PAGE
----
Ocoee, FL – A Florida police officer will be sentenced in March for shooting at, and missing, an armed man during a domestic disturbance call.
On the night of Feb. 8, 2016, the 911 dispatcher told police officers from the Ocoee Police Department (OPD) that they were responding to a domestic dispute on Belhaven Falls, and that a woman was being held against her will.
The victim was supposed to be dressed in black and waiting out front, but there was nobody outside the home when police arrived at the address. So responding officers knocked on the front door.
The man who came to the door at the residence was carrying a 9 mm Glock that police could see through a window.
OPD Officer Stephanie Roberts was nearest to the door, and yelled at the man twice to put his gun down. Instead, he appeared to raise it up in front of him.
Fearing for her life, Officer Roberts fired her weapon two times, and retreated.
OPD Officer Carlos Anglero, who was the next closest to the door, provided cover for Officer Roberts and two more Ocoee police officers who had arrived to back them up.
He discharged his weapon four times while conducting a shoot-and-cover maneuver they’d been trained to do at the police academy for just this sort of situation.
“I was in fear for the lives of my fellow officers and myself,” Officer Anglero told Blue Lives Matter. “I didn’t know at the time who shot first – but I knew guns were being discharged.”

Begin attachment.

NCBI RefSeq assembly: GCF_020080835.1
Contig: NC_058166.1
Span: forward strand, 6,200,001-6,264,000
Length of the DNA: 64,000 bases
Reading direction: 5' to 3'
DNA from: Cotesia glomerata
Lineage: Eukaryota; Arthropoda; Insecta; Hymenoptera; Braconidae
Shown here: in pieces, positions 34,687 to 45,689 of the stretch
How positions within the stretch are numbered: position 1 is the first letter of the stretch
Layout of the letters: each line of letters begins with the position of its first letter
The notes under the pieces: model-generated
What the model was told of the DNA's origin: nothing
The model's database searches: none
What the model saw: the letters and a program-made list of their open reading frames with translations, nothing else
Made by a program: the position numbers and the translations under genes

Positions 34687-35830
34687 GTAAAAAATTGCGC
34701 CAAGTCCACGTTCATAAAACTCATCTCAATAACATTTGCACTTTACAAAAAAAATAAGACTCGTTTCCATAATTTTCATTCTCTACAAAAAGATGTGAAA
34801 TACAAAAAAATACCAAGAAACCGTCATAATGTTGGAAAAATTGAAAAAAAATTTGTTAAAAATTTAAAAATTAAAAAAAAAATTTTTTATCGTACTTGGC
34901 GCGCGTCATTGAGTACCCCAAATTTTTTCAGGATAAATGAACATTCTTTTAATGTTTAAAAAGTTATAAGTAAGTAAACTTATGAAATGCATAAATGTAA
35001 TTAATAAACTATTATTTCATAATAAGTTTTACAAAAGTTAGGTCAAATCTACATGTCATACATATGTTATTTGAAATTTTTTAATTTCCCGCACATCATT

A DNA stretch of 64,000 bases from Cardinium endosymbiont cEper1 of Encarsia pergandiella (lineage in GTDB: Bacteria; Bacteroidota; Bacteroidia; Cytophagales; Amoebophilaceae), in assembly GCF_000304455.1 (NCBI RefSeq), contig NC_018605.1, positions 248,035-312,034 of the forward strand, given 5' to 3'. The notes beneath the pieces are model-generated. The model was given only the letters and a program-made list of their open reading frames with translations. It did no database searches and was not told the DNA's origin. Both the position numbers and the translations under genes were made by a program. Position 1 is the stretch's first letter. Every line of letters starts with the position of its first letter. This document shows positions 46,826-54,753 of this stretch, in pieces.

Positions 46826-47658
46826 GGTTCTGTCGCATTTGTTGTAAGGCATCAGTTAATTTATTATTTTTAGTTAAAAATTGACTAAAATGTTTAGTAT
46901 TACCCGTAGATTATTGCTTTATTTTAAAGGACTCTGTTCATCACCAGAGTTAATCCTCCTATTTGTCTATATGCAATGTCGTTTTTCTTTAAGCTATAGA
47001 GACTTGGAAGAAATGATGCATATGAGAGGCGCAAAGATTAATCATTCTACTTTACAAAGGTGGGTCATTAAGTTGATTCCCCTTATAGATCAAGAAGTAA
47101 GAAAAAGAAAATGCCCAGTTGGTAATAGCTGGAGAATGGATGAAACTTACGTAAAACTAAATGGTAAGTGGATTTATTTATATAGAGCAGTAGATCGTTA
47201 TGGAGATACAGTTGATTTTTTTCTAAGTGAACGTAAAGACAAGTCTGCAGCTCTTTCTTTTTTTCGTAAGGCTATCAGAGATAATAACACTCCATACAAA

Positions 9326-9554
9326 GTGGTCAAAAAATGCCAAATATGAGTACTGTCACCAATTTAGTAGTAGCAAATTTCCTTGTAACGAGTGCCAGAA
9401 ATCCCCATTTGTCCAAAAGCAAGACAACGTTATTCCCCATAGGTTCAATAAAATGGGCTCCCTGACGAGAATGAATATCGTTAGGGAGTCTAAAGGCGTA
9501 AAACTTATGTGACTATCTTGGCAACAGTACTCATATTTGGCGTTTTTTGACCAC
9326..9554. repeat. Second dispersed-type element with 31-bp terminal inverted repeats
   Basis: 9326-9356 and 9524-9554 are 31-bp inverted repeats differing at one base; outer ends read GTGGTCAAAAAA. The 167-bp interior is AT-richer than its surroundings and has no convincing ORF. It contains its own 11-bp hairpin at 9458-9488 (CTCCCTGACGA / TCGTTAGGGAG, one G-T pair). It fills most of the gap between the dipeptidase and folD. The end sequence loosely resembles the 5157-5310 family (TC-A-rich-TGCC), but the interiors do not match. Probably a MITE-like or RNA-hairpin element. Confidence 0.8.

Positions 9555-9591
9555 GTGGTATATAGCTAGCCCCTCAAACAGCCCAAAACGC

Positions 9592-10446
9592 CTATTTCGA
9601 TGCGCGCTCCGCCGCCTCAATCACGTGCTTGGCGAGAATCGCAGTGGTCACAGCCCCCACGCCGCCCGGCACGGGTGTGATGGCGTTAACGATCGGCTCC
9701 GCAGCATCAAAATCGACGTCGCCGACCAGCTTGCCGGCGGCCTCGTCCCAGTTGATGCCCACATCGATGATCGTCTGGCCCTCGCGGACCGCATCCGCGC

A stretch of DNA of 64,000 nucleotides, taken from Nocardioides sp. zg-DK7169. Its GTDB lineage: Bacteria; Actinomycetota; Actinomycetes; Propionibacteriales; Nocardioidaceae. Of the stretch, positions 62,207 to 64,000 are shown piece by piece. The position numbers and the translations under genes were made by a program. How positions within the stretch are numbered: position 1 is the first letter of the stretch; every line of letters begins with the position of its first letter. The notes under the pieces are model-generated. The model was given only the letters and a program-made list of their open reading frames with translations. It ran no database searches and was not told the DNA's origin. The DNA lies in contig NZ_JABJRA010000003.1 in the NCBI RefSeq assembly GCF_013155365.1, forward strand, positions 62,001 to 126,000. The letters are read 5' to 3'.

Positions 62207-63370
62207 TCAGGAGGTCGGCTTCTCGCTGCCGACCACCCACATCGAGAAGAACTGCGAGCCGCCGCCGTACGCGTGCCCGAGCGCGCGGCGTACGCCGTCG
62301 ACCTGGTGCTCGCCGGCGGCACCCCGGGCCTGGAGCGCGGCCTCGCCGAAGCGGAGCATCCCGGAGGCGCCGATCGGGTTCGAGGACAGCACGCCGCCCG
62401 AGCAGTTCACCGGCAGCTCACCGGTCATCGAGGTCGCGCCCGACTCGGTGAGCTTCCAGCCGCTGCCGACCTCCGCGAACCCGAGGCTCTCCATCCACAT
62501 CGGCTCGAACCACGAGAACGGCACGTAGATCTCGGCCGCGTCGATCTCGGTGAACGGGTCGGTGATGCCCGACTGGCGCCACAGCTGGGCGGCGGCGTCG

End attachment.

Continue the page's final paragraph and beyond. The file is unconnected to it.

He said that after Officer Roberts fired at the suspect, the officers began retreating from the doorway.
“I’m telling them to take cover, and they’re retreating, and then the gentleman comes back to the door, and at that point, I fired four rounds at him. I thought I hit him,” Officer Anglero said.
Fortunately, no one was struck by any bullets because, 20 minutes after police retreated, the dispatcher radioed them to say she’d given the officers the wrong address.
The Winter Garden dispatcher, who also dispatches for Ocoee police, sent them to a house on Belhaven Falls, instead of to Bent Grass Avenue, where the 911 call originated.
She had misspelled the street name as “Bend Grass” and couldn’t find it in the system, and the caller was unsure of exactly where she was. So the dispatcher triangulated the call and took her best guess, sending police to the wrong house on Belhaven Falls instead.
But the dispatcher didn’t warn responding Ocoee officers that she was uncertain of the address, and everything happened very quickly after the homeowner came to the door with a gun.